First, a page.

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New York photographer Ed Feingersh can be thanked for shooting some of the most beautiful black and white photographs of Marilyn Monroe ever taken. Pictured during her so called 'New York Exile' in early 1955 as she attempted to break free from the constraints of her contract with Twentieth Century Fox.

Feingersh shadows Marilyn during the course of a tumultuous week, following her around the city as she goes about her private and public life. They travel incognito on the New York subway, go to costume fittings and the premiere of Tennessee Williams' 'Cat on a Hot Tin Roof'. Marilyn is captured relaxing in her hotel suite, dressing for events and putting on her make up. The week culminates in a legendary appearance astride a pink elephant at a benefit performance of The Ringling Brothers and Barnum & Bailey Circus at Madison Square Garden.

As you view these rare and intimate photographs you discover a Marilyn fluctuating between fresh faced self confidence and extreme vulnerability. Vibrant and cheerful one minute, pensive and serious the next. A complicated, many-sided women behind the confection Hollywood had made her.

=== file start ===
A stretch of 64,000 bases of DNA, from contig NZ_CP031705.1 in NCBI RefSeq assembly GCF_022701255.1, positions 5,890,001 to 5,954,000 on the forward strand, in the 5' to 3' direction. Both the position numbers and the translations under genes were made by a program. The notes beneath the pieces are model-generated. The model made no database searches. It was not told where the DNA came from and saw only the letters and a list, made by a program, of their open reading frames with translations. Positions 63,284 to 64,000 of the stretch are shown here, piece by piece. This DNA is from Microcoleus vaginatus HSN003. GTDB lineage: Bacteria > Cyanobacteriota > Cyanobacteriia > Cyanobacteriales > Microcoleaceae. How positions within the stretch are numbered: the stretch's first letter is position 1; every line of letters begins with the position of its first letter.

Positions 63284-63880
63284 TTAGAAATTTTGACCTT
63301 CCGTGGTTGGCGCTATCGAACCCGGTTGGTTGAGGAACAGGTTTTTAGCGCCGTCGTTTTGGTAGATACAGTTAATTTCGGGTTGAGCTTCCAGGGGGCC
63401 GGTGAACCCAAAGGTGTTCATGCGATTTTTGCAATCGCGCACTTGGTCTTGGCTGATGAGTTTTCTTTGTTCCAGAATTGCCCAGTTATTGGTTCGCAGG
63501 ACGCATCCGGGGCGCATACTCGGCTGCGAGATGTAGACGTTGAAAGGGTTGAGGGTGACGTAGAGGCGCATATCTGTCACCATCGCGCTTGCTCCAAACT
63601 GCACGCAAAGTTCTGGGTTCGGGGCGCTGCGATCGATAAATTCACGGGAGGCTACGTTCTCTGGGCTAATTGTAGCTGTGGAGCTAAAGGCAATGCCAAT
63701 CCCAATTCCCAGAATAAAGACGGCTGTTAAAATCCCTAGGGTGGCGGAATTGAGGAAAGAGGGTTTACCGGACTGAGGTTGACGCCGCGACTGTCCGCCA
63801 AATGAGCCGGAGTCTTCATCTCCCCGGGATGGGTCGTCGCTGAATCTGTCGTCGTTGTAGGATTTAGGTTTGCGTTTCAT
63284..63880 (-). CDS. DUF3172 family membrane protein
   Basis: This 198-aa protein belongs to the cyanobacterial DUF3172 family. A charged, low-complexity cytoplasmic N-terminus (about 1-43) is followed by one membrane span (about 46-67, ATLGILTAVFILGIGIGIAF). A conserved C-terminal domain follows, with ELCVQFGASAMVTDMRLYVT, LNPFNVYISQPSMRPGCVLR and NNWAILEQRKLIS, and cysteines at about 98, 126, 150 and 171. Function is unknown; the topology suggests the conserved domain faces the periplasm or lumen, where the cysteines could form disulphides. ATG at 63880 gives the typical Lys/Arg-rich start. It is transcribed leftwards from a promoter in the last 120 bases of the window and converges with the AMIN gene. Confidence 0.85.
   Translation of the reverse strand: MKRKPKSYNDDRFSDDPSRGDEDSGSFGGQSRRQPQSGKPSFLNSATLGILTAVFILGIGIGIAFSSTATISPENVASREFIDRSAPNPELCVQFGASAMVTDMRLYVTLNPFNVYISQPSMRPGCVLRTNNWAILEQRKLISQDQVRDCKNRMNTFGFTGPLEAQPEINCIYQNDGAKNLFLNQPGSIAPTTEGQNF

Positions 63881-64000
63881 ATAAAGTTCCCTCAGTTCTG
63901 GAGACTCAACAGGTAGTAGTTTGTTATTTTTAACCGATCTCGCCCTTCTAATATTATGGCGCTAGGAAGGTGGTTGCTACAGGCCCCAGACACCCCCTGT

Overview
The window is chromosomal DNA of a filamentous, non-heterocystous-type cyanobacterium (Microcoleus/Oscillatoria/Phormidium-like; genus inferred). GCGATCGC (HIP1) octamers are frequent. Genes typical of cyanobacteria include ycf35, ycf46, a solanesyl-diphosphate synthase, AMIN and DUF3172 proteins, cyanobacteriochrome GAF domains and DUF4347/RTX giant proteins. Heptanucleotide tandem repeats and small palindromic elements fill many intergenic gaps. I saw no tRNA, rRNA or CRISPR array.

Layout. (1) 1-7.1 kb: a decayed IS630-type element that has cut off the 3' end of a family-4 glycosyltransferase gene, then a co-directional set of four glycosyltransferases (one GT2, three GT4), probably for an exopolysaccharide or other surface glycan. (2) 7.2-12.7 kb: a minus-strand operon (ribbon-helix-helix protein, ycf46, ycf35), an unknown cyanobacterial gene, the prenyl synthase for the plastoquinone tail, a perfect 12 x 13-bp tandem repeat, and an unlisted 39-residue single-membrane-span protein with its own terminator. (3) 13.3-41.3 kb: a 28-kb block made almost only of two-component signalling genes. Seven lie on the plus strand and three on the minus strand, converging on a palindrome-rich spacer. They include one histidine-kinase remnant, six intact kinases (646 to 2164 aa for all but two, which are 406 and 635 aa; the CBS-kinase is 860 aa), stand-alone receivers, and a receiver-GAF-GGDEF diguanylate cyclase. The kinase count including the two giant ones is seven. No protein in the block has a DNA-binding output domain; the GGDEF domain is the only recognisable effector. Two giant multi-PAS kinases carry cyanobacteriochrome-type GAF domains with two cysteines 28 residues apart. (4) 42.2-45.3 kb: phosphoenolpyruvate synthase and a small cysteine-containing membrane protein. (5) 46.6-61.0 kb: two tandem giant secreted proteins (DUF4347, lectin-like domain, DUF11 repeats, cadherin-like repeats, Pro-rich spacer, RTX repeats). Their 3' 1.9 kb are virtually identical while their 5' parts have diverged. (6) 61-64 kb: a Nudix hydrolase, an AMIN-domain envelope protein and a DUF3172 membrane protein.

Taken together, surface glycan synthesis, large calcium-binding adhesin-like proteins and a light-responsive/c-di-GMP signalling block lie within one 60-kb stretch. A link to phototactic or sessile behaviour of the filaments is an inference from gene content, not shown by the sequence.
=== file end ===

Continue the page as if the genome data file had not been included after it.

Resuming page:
Ed Feingersh studied photography under Alexey Brodovitch at the New York School of Social Research. He later worked as a photo-journalist for the Pix, Inc agency. Some of his pictures of Marilyn were published in 1955 in Redbook Magazine. Many years after Ed Feingersh died, several rolls of film were discovered revealing many of the unseen shots that appear in the exhibition.

About the Pictures

Pictures 1 & 2
Confident and assured, a sex goddess in rebellion. The following week would see Marilyn attending two major events and she is determined to take New York by storm, shaking off the shackles of the Hollywood treadmill. Marilyn casts a contemplative eye over the city from the balcony of her suite at the Ambassador Hotel. She faced the future full of optimism and a newfound sense of independence.

Pictures 3, 4 & 5
In her hotel suite Marilyn is relaxed and unselfconscious, discussing the weeks events with her agent Dick Shepherd. Ed Feingersh gives us an intimate and pensive portrait of Marilyn, capturing her charm and vulnerability. These pictures give, perhaps the closest glimpse of a Marilyn a man could feel completely at home with.

Marilyn Monroe Picture 2

'Overlooking the balcony at the Ambassador Hotel'
Picture 2

Marilyn Monroe Picture 3

'Marilyn Monroe enjoying a drink in her suite'
Picture 3